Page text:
On Life, Peril, Community And Photography
A conversation with Cathy Teesdale
By Caf Fean
I cheated death in the summer of my second year while studying English Literature at Exeter. I was trying to scramble down a broken limestone cliff to a deserted beach when both handholds and footholds gave way underneath me. Still about 80 feet up, I bounced all the way down, landed on the rocks below on my head and smashed my skull in two places. Then I staggered around the beach for two days, drenched in blood, before I was found. When they got me into hospital, apparently I kept saying “I am NOT going to die!”, which must have been the mantra that kept me going, and away from the sea’s edge, all that time. It took me the better part of a year to recover fully, but the experience gave me an abiding fascination with the power of the human spirit to survive against terrible odds.
I grew up surrounded by art as both my parents were painters, but I was no good at drawing myself so fell in love with the magic of photography instead. In 2013, inspired by Humans of New York, I set up the Humans of Greater London project, to encourage more empathy and connection, celebrate London being a beacon of multiculturalism, and help restore some much-needed faith in humanity too.
Last summer, my partner Simon and I decided to relocate to Hastings and as soon as I found Rock House I was determined to win admission for us both to work there. They vet you pretty thoroughly to check that you’re sufficiently community-minded and find out what you’re planning to contribute, and I’m loving that we’re now part of a lively, friendly workspace where everyone walks the walk as well as talking the talk.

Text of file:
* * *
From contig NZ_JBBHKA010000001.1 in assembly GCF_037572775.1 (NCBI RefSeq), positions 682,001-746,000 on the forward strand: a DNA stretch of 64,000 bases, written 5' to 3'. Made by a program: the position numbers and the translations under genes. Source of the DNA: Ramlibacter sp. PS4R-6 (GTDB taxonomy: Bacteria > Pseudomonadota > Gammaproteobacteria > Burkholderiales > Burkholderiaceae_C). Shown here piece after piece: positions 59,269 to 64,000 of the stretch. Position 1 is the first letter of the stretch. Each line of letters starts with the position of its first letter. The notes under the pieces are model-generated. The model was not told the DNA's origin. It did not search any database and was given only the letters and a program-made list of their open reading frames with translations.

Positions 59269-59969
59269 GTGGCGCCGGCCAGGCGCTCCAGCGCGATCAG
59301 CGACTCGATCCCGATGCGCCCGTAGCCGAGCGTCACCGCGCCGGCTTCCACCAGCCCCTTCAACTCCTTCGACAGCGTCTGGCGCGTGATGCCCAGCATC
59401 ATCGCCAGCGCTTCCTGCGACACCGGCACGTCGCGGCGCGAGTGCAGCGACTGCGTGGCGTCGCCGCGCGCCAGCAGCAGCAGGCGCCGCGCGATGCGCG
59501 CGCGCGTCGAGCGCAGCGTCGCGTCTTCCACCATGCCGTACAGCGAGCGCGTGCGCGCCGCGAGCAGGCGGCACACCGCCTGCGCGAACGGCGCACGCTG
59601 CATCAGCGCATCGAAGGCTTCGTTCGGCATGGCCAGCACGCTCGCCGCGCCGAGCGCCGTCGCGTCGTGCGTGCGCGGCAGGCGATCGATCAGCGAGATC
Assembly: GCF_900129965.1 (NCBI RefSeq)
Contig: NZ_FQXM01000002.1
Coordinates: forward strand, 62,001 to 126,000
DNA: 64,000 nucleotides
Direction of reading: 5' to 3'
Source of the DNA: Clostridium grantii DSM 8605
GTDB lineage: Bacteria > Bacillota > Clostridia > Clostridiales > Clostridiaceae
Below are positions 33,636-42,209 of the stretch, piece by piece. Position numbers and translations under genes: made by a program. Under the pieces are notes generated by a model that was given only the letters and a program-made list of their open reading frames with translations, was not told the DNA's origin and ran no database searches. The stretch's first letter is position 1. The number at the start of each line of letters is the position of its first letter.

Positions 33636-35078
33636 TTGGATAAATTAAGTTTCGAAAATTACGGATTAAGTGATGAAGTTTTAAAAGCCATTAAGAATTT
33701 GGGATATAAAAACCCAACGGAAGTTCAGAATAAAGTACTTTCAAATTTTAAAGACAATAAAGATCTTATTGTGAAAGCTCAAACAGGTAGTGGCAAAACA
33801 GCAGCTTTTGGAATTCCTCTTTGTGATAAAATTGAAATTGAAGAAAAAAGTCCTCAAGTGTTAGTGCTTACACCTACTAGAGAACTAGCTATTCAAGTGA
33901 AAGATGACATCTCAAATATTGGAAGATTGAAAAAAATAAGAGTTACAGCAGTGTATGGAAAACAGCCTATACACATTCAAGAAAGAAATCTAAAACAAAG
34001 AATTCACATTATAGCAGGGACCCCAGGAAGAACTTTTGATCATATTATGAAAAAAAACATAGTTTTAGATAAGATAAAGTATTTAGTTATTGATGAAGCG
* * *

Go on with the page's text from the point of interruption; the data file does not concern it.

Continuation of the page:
I’m a big fan of collaboration rather than competition, so happy to now be documenting the regeneration of the Observer Building with three other photographers in a project called ‘Four Lenses’. Two weeks ago, I spent some dark hours alone in there, capturing some of its gorgeous graffiti and picturesque decay. At one point, I clearly heard people moving and talking above me, yet when I called out a loud, echoing ‘Hello?’, over and over, there was no reply. So I’m glad I decided to shoot handheld at slow speed with flash, as the resulting blur in a few corners suggests the ghosts which might still be there!
You can purchase a portrait photoshoot by Cathy Teesdale and contribute to the Observer Building crowd funder here: www.crowdfunder.co.uk/the-observer-building
Four Lenses is a photographic exploration of the Observer Building from the perspectives of John Cole, Benedict Stenning, Cathy Teesdale and Jonny Thompson. For more information visit www.theobserverbuilding.org.uk
• To find out more about Humans of Greater London visit:
• To see more of Cathy’s work go to: www.cathyteesdale.com
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